State Drops Net On Illegal Animal Artifacts Dealer
Attorney General Spitzer and State Department of Environmental Conservation Commissioner John Cahill today announced the culmination of a successful effort to stop a Manhattan store from selling illegal artifacts made from the skins, hides and body parts of endangered and threatened animal species.
Claude Creary, 67, the owner of Nyabinghi African Shop, pled guilty to two felony counts of Illegal Commercialization of Wildlife. He was arrested in May and sentenced September 28 in State Supreme Court in Manhattan to a three-year conditioned discharge, paid a $5,000 fine and forfeited dozens of illegal items seized from his store at 111 Chambers St.
"It is unconscionable for anyone to profit from the killing of endangered and threatened species that authorities around the world are struggling to protect" said Spitzer. "My office will vigorously prosecute those who seek to enrich themselves by circumventing laws designed to safeguard imperiled wildlife both at home and abroad. I commend the work of the DEC in this matter and pledge to continue working with the agency to drive this shameful trade out of New York State."
Commissioner Cahill said: "Endangered and threatened wildlife are among the most precious of all natural resources and their illegal importation and exploitation will not be tolerated in New York State. I commend the investigators and officers who worked on this case and I look forward to continuing to work with the Attorney General to prosecute those who would harm natural treasures. This case sends a clear message to all those who would profit from the illegal sale or trade of such items - - Not in New York."Under State Environmental Conservation law, it is illegal to import or sell items made from the skin, hide or other body parts of endangered or threatened species.
On several occasions during the spring of 1998, Creary sold products and artifacts made from endangered and threatened species to a DEC undercover investigator. On May 8, 1998, Creary sold a leopard pelt to the investigator in the presence of an undercover agent from the U.S. Fish and Wildlife Service. Following the sale, officials for the DEC, Attorney General's office and the Fish and Wildlife Service returned to Nyabinghi African Shop armed with a search warrant.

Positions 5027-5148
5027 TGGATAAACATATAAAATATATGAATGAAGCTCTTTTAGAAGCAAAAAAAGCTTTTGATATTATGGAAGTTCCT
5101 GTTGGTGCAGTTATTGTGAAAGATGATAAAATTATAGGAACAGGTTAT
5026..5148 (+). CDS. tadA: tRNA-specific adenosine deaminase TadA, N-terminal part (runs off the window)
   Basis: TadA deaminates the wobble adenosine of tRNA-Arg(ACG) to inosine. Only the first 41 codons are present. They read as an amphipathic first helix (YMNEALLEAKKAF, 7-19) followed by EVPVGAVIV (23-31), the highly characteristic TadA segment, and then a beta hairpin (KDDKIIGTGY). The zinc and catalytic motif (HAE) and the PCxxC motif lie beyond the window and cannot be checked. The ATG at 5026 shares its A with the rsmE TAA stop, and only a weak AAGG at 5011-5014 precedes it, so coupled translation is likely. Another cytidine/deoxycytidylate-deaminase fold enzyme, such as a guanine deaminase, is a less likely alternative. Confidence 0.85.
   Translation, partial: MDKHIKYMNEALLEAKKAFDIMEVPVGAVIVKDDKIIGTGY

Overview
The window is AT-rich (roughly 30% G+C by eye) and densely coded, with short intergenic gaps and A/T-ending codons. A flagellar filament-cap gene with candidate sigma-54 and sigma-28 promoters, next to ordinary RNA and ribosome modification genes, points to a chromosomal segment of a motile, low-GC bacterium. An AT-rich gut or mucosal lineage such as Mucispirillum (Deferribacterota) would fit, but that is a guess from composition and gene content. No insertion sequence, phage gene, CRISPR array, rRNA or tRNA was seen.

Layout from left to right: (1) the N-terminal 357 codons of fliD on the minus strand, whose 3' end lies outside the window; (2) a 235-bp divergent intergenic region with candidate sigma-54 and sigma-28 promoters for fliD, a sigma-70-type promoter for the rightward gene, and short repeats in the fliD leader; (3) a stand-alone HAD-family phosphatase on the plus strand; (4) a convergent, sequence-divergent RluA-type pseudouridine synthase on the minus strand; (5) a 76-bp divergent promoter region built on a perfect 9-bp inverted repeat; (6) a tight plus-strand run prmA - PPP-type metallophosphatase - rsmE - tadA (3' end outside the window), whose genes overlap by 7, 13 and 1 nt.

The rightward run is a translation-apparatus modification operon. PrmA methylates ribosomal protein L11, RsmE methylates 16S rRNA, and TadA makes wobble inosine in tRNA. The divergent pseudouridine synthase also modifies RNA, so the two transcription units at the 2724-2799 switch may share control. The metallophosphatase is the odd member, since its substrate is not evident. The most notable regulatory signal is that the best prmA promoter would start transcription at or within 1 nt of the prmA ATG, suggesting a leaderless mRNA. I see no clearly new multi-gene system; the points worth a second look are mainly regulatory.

During the raid, investigators seized dozens of illegal items worth over $100,000, including four full leopard skins with heads attached, a full jaguar skin with head attached, an elephant foot stool with a zebra skin seat, elephant tail whips, pocketbooks and handbags made from the skins of West African dwarf crocodiles, and an ashtray made from the head of a Nile crocodile.
International wildlife conservation organizations praised the state's action against Nyabinghi African Shop.
"The illegal trade in endangered species is one of the major forces driving tigers, rhinos and many other animals to the brink of extinction," said Craig Hoover, senior program officer for TRAFFIC, the wildlife trade program of the World Wildlife Fund. "Globally, it is a multi-billion dollar business, with much of the trade ending up in major American cities like Los Angeles and New York. Regulation and strict enforcement are the best deterrents, but more states need to follow the lead of New York, which is one of the few states making a serious effort to address the problem."
After completing its investigation, DEC referred the Nyabinghi African Shop case to the Attorney General's office for prosecution.
The matter was handled by DEC Investigator John Fitzpatrick, and prosecuted by Assistant Attorney General Hugh McLean of the Attorney General's Environmental Crimes Unit.